Slackware on Pi Notes

To install Slackware on the Raspberry Pi, I was greatly helped by this page:

It is essentially a well written and easy to follow cook book for putting Slackware on the Raspberry Pi Model 2.

I have but one complaint: Despite it telling me a half dozen times “DO NOT REBOOT!!” in red, even, after 2.5 hour of code download and another 2.5 hour of install script running, when the script said “reboot now” I chose to reboot. Sigh. squirrel!!

That put me off in “recover a botched install” land. Not as hard as it sounds. I copied the whole system ( from / directory on the chip on down) to my USB drive with a simple tar command: tar cvf /SaveDisk/Slack.tar or something similar) and then just reflashed the SD card with the right boot images and ran through enough of the install to get things back like they needed to be, then restored the Slack.tar blob to the chip and did NOT reboot…

OK, ok… they warned me. Many times. It isn’t THEIR script / install process that offers the tempting reboot; so they can’t fix it, etc. etc. blah blah blah… My bad, I got it…

It is also the case that, as usual, they have you using low level drive formatting commands for the SD card. As usual too, I would normally do it using gparted under Arch (or Fedora or Debian or…) and be done with it, working around that part of the process. In this case, I actually used their command. It gives one of those ncurses like ‘almost graphical’ panels made of text fields… Not too hard to do, but really… welcome to 1980…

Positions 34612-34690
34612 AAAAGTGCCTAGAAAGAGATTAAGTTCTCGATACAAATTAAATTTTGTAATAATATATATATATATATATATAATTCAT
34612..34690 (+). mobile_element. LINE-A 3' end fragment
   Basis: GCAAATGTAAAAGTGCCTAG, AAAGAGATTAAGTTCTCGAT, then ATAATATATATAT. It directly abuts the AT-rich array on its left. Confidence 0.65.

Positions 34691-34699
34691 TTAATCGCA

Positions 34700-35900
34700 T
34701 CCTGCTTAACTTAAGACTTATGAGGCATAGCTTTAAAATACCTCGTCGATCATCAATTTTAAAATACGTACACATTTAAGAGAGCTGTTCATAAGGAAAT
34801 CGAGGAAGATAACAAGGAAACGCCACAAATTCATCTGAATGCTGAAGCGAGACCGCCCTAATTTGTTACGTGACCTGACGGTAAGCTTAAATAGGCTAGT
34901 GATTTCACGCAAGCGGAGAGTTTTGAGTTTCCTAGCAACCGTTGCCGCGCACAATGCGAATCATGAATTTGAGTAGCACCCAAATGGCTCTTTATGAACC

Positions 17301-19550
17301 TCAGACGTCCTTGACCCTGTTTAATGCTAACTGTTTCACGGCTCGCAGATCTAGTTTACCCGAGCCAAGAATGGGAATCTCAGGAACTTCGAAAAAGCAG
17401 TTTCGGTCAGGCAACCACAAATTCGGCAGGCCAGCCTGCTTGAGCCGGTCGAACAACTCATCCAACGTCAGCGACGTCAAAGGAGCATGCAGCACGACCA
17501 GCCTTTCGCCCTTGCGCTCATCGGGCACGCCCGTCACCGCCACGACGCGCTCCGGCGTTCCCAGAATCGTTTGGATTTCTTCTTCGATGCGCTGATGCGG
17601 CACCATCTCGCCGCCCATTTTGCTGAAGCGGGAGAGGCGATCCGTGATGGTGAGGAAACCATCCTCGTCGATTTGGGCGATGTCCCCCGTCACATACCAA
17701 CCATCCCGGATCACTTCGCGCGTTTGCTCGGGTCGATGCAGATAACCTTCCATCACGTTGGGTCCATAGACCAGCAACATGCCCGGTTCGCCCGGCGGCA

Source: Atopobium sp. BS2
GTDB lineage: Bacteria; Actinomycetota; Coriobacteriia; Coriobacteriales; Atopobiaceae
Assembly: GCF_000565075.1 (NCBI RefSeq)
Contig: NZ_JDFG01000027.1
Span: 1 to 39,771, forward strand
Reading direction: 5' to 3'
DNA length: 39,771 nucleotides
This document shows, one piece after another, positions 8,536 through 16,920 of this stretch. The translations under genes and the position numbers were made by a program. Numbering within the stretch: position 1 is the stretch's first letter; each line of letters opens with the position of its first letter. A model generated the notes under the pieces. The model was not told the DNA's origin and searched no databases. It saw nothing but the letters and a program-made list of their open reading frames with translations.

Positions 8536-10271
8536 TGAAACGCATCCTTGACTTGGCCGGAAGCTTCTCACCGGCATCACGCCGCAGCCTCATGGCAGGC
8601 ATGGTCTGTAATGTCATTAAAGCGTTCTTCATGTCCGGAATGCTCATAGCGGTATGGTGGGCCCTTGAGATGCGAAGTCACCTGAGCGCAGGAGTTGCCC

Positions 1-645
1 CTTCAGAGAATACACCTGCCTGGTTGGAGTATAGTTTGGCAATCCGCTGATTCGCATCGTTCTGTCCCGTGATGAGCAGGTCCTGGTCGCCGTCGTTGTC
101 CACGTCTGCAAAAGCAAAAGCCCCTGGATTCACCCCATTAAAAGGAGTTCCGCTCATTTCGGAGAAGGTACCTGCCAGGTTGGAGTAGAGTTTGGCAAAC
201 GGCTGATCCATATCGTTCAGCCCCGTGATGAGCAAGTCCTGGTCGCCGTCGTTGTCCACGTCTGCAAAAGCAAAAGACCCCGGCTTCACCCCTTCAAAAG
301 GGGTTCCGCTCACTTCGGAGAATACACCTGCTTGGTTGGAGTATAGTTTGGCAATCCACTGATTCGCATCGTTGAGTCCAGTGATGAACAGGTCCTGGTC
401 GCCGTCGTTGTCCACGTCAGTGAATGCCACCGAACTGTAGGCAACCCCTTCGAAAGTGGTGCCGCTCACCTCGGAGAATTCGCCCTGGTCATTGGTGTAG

cfdisk /dev/mmcblk0
The vfat (FAT32) partition ‘mmcblk0p1’ is fine as it is. You’re going to use that as your boot partition but you’re also going to need additional partitions in order to house your Linux system. So, at this point you should create a swap partition and a root partition.

Create a swap partition like this:

• Move the highlight down to the Free Space, using the cursor keys on your keyboard.
• select [ New ] at the bottom, and then press the enter key.
• Select [ Primary ] and press the enter key.
• When asked to specify ‘Size (in MB):’ type 256 and press the enter key. You can enter your own size if you prefer.
• Select [ Beginning ] and press the enter key.

Your new partition has been created. Now you need to tell cfdisk that this partition is going to be used as a swap file. At the bottom of the screen move the highlight to [ Type ] and make sure that ‘mmcblk0p2’ (the 256Mb swap partition) is the one still highlighted. Then press the enter key.

I understand the desire / need to be entirely self contained and self hosted, but really, other than your first bootstrap machine ever, chuck the card in a box with gparted and be done in 60 seconds…